By Dan Bernstein– senior columnist

(CBS) Bulls coach Fred Hoiberg’s offense includes what he calls “triggers” — predetermined actions based on personnel and floor spacing that give the ball-handler specific options as he surveys defenders. Point guard Rajon Rondo will be in charge, usually.

But leave it to wing Jimmy Butler to remind us that any of that can be compromised by feelings, something that happened far too much on last year’s petty and disjointed team. We saw turn-taking and freeze-outs more than the kind of free flow and efficiency of high-scoring teams, and Butler may now be telling us why.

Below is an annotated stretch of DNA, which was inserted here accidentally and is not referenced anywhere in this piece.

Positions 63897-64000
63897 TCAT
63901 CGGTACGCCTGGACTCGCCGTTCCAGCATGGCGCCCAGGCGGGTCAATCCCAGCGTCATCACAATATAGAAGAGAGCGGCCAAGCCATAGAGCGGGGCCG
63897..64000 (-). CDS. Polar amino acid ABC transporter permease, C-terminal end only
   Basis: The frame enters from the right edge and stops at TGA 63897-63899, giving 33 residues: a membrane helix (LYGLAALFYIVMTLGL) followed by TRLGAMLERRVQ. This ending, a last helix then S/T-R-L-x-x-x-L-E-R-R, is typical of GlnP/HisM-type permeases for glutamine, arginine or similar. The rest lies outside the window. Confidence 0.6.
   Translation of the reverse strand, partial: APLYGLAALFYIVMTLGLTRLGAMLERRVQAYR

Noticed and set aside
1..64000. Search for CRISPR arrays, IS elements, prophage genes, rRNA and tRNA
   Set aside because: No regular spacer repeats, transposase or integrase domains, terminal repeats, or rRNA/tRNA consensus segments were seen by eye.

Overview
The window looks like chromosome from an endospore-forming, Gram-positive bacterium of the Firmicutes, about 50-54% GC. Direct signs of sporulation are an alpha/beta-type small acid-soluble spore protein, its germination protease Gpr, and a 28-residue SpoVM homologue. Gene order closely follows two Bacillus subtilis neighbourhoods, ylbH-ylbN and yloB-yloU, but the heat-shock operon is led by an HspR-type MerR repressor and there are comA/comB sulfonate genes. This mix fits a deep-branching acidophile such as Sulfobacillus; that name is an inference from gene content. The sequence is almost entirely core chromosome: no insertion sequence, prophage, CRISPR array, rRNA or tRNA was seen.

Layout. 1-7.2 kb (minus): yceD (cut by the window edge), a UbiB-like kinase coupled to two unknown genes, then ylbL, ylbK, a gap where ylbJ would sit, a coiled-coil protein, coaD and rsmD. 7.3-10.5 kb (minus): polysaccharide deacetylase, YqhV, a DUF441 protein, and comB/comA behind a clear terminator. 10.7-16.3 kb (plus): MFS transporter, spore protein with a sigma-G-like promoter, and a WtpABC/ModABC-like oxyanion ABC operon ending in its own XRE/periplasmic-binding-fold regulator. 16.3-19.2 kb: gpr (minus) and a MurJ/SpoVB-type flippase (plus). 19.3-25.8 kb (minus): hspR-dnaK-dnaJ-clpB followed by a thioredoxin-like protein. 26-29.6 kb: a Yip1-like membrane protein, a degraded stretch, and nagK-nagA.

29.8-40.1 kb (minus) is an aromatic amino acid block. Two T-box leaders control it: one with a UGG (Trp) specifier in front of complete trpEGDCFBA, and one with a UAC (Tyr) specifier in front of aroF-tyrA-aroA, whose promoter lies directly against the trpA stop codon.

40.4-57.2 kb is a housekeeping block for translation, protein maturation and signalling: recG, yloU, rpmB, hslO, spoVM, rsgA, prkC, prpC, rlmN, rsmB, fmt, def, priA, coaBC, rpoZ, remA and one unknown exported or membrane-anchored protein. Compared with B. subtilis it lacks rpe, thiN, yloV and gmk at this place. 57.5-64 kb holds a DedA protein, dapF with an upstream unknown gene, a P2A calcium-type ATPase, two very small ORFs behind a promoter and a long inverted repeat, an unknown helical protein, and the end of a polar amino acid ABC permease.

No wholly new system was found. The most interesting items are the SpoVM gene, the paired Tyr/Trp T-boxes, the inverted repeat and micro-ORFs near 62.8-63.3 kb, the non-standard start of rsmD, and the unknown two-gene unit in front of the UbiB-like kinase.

“I feel like if you don’t like a guy, you’re not going to pass him the ball,” Butler said.

So Hoiberg needs to understand that if the passes he’s expecting aren’t made, it might be due to some kind of resentment or jealousy or other relationship problem. It’s not exactly what a pro coach wants to hear, because he might have assumed that players at this level have long been paid handsomely to set all that silliness aside when it comes time to follow instructions and do their respective jobs.

Butler wants the ball. Dwyane Wade wants the ball. Rondo will have the ball.

Consider this a “trigger warning,” then. Potentially distressing content to follow.

Dan Bernstein is a co-host of 670 The Score’s “Boers and Bernstein Show” in afternoon drive. You can follow him on Twitter  @dan_bernstein and read more of his columns here.

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